CCI ranks 13th on Trenchless Technology’s list of Top 50 trenchless engineering firms for 2015 and the company has consistently placed in the list’s top 20 since 2009 — the first year CCI participated in the survey.
The ability to offer a consistent, quality product is something that was at the company’s core when it formed as Complete Crossings Inc. in July 2004. After both leaving the same engineering firm for a variety of reasons, Dave Dupuis and Brent Goerz, P.Eng., realized they could offer a better engineered trenchless solution than others in Western Canada at that time.
“The vision, back then, was to be a company that could work through the life cycle of a project,” says Dupuis, CET, chief operating officer and principal. “Brent headed up the engineering component, all the planning, design, tenders and geotechnical and for me, it was more on the construction side of things and being able to concentrate on that aspect. We were adamantly focused on the life cycle of the project from the get go and that has evolved with us.”
“I saw companies doing things poorly, not treating clients with respect and focusing on profit rather than creating a relationship with the client — one where you understand their challenges in terms of schedule and finance, and they understand your challenges with the technical aspect of the work including contractor relations.” says Goerz, CCI president and principal. “For me, I saw things were not going right and I wanted to change them.”
With Goerz handling things from his office in Edmonton and Dupuis from his Cochrane office, just outside of Calgary, the duo started work for their first client, Devon Canada, in July 2004. At that time, most consulting firms either handled engineering or construction management. This gave CCI the edge with the total project life cycle approach. Dupuis and Goerz realized that with a typical trenchless crossing, issues would arise in the field and those issues, often technical in nature, would need both engineering and construction expertise to be completed successfully.
It was Goerz and Dupuis working together for the first year and then with the addition of draftsmen and field workers, the company started to grow. From there, CCI has grown to employ 122 people, between three offices, on the trenchless side of the business. Clients have grown to include some of the largest players in the Canadian oil and gas industry — Kinder Morgan, Enbridge and TransCanada.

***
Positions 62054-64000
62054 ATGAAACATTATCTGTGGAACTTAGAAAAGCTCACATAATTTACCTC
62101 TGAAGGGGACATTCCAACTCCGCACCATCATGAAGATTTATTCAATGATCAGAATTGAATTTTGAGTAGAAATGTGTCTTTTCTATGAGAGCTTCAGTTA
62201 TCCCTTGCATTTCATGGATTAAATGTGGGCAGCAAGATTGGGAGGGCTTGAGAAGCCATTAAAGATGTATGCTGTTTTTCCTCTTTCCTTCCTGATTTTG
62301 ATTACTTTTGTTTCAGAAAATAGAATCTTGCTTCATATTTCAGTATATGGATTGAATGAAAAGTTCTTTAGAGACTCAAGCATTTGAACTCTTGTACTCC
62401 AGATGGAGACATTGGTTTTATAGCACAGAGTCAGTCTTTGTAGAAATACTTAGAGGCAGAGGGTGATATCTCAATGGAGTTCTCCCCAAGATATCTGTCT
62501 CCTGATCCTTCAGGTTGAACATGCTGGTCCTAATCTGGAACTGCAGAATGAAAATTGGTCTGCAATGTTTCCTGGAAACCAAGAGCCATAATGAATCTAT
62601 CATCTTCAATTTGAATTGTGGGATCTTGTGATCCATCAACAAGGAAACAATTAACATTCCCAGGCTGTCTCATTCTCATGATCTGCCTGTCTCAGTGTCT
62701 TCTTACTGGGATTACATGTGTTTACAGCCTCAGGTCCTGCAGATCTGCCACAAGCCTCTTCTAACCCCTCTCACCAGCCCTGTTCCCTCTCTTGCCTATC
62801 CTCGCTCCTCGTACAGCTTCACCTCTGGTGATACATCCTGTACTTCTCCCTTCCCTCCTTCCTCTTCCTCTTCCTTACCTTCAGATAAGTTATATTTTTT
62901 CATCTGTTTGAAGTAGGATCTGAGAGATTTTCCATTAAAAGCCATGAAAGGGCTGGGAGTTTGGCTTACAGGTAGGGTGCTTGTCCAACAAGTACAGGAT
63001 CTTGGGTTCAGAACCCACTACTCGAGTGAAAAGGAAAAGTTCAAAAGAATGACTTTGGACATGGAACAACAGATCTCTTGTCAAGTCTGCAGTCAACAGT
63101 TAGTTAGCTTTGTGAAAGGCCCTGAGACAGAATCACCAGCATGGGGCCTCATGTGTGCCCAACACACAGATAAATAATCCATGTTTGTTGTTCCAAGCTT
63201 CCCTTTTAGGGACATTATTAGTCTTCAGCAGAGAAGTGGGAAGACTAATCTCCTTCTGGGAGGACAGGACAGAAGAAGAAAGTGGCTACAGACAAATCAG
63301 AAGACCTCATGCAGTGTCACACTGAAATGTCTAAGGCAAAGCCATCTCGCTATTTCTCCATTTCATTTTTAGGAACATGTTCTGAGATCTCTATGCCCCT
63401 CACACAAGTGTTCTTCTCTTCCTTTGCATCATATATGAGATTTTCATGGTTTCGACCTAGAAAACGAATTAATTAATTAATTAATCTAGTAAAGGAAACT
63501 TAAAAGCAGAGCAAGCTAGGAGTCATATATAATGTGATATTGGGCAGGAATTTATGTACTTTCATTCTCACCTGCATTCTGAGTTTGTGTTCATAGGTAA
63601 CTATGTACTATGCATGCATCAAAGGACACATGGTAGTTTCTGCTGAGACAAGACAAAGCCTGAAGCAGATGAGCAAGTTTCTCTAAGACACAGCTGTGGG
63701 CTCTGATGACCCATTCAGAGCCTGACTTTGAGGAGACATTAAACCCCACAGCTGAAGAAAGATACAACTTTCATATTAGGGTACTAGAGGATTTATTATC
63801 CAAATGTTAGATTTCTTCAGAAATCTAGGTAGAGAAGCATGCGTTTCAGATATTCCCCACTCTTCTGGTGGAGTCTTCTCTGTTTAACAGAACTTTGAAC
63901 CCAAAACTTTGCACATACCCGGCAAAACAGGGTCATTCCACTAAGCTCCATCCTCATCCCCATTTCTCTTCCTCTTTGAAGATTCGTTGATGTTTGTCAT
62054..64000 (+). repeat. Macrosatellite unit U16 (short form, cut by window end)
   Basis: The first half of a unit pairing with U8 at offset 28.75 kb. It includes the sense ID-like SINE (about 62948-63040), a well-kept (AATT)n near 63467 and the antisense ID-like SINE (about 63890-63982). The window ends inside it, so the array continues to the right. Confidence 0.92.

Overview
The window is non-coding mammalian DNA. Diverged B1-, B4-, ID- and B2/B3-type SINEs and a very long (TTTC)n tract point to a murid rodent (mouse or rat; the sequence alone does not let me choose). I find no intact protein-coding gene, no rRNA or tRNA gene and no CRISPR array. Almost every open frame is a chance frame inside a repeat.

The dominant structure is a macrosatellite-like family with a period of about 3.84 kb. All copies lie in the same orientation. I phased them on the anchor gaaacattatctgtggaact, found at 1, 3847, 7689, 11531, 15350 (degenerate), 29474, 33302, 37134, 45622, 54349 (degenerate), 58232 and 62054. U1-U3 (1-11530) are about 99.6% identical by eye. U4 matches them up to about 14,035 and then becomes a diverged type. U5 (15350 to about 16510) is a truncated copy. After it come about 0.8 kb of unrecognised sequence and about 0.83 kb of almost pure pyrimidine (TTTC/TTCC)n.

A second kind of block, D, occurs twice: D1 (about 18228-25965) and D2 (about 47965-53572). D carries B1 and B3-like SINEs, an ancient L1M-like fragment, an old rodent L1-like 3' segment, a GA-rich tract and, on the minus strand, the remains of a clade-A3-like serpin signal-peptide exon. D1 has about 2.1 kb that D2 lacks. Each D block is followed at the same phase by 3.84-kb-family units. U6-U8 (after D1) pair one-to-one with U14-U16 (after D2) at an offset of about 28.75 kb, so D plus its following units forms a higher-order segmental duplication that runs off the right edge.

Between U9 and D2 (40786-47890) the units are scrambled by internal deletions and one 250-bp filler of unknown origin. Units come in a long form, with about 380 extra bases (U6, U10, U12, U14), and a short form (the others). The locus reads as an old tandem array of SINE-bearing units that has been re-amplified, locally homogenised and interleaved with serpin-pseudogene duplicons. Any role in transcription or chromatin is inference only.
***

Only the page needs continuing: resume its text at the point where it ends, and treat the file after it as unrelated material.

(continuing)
Goerz and Dupuis took a slow and steady approach to growing their company so the results that it achieved for its customers were the same across the board, as neither wanted to sacrifice CCI’s quality for growth. Growth came and three years ago, the company rebranded itself from Complete Crossings Inc. to CCI Inc.— a move that better reflected the services the company now offers. These include the addition of geotechnical services, minor pipeline work, environmental engineering and even a rental arm.
CCI staff approach every project from a 360-degree view that encompasses engineering, project management, geotechnical, environmental work and construction management. The outcome is that decisions made a year before construction begins are followed through the construction phase making the project consistent throughout.
“Consistent, quality work throughout the last 11 years and being able to handle more and more scope,” Goerz says has helped the company grow. “We provide something that is consistent and repeatable on every project we do and after each project we retain additional work from that client as a result of this approach.”
That approach also dictates where the company works. Much of the work thus far is in Western Canada and focuses on the oil and gas industry, though CCI has ventured east, as well as south into the United States. Goerz and Dupuis acknowledge that continued growth into the United States is in the company’s 10-year plan as is the addition of more municipal work.
“The busiest part of our company has been oil and gas related, although as we grow the municipal infrastructure component is something we will further pursue as long as we can provide the same standard of product on that side of things,” Dupuis says. “We won’t compromise quality as we grow.”
Continued growth into the United States is due in part to clients like TransCanada, Enbridge and Kinder Morgan, which appreciate consistency when working on projects on both sides of the border.
“I believe the main thing we do that a lot of other companies have not thought of yet, is taking the project from start-to-finish, looking at the project and dissecting all of its different parts,” Goerz says. “This would start with route selection, geotechnical and environment assessment, detailed engineering including trenchless and pipeline, and environmental and construction monitoring/management. This company direction follows the decisions and risks from start to finish ensuring the best outcome for the client.”
This dedication to looking at the whole project exists no matter if CCI has the entire contract or is charged with looking at only one aspect of the crossing. For example, if CCI handles the engineering on a crossing, CCI staff evaluates the geotechnical, environmental and construction services end, as well. If they learn drilling fluid will pose a challenge, they will let the client know. The result is a “high tide raises all ships” mentality of, if the project is a technical and financial success for the client, all involved benefit.
Given CCI’s range of offerings in construction, engineering, environmental and geotechnical, Dupuis says the company has its hands on almost every major pipeline project in western Canada. Sometimes it is all four segments, others it might be one or two.